In a state where people are going to vote for Obama, MacKay said, Democrats did a very good job of asking, “If you’re going to vote to give the president another four years, why would you then vote to thwart everything he wants to do?”

Doherty’s national party leadership, failure to court important demographic groups and poor campaign structure combined to prevent him from bringing more voters to his side of the aisle.

The Republican presidential primaries pushed Mitt Romney far to the right, Affigne noted, making the differences between Democrats and Republicans very clear. “The national Republican Party created a tone in the first district that suggested to voters that the Republican Party – if it were brought to power – would probably enact laws which most of the first district voters would disagree with,” he added.

MacKay echoed this theme on Morning Edition. “If the Republican Party is going to become the party of white, male, southern resentment, they’re going to have a very difficult time in New England,” he said.

Republican unwillingness to court Latino voters – one of the most solid Democratic voting blocs – hurt conservative candidates on both state and national levels, Affigne said. “If you look at voting results, Cicilline’s largest margins were in the three communities that have the largest Latino populations,” he said.

“Doherty made very little effort to reach out to Latinos at all, and you cannot walk away from 12 percent of the electorate and expect to win the election,” Affigne said.

Affigne also criticized Doherty for presenting a negative campaign without a specific optimistic vision. “Doherty’s ground game and electoral strategy were not up to the task,” he said.

Doherty needed to argue the possible benefits of having a Republican in Congress instead of only emphasizing the negatives of Cicilline’s re-election, Affigne said. For example, he could have argued that “with Republicans in leadership, a Republican (representative) might have more influence than a Democrat would,” or that “his experience in law enforcement would make him a more thoughtful candidate,” Affigne said.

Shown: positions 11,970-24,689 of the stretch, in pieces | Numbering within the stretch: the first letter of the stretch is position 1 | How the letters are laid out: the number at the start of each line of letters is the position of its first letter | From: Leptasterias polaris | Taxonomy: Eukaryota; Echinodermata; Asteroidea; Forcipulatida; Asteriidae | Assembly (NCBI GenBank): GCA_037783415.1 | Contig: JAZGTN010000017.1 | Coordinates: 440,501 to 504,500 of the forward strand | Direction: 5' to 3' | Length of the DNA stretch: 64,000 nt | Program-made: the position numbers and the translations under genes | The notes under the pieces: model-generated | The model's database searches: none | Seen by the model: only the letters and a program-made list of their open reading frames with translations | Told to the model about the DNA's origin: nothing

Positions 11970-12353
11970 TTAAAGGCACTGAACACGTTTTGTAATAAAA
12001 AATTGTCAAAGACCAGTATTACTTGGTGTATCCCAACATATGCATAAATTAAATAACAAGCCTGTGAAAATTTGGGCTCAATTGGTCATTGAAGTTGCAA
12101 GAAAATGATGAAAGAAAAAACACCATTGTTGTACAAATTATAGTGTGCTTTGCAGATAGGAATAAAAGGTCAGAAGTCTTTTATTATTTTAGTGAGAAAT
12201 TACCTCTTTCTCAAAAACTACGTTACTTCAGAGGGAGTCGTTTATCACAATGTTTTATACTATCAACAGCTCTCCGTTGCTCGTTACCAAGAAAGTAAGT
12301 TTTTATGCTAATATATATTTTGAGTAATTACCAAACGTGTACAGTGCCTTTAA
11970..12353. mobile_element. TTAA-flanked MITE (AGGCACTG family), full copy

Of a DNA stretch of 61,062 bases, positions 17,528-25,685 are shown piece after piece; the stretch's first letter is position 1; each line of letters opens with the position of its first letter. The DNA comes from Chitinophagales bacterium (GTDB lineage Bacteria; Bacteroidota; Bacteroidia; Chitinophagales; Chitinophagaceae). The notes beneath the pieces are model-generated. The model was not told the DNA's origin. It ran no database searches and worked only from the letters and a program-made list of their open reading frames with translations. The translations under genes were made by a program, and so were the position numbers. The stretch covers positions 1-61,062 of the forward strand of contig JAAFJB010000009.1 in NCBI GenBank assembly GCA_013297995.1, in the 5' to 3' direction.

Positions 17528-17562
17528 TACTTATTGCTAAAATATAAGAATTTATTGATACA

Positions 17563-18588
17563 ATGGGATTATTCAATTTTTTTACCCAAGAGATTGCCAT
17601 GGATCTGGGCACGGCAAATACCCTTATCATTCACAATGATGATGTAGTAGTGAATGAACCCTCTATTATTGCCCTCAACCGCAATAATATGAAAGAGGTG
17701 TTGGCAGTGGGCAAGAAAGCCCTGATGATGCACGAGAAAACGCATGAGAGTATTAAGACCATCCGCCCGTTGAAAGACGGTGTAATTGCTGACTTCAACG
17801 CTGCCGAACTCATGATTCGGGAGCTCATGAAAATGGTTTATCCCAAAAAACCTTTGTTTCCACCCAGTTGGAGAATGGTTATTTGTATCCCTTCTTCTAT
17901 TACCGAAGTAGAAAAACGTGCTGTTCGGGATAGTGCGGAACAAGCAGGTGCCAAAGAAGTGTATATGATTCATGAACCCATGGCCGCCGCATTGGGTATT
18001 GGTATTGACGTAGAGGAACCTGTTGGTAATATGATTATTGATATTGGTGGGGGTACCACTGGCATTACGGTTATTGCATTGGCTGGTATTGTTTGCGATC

“If you don’t have an advertising strategy that creates a positive backdrop for the campaign, its difficult to get out the vote,” Affigne said. “Cicilline had grassroots support and got out the vote, because his campaign resonated more persuasively.”

MacKay said Rhode Island Republicans need to select better candidates if they want to become a statewide party. None of the candidates – Republican Senate candidate Barry Hinckley Jr., Republican congressional candidate Michael Riley and Doherty – had served in elected office before running in this cycle. Their Democratic counterparts invariably had held lower office before stepping up to the statewide level, he noted.

“The state legislature is like the farm team for people who run statewide … and (they) have to build the party up from the grassroots, which is very difficult when (they) have these real fissures between the liberals and the conservatives and the moderates,” MacKay said. “There are only 12 Republicans in the state. You put them all in one room, the problem is they all hate each other,” he added facetiously.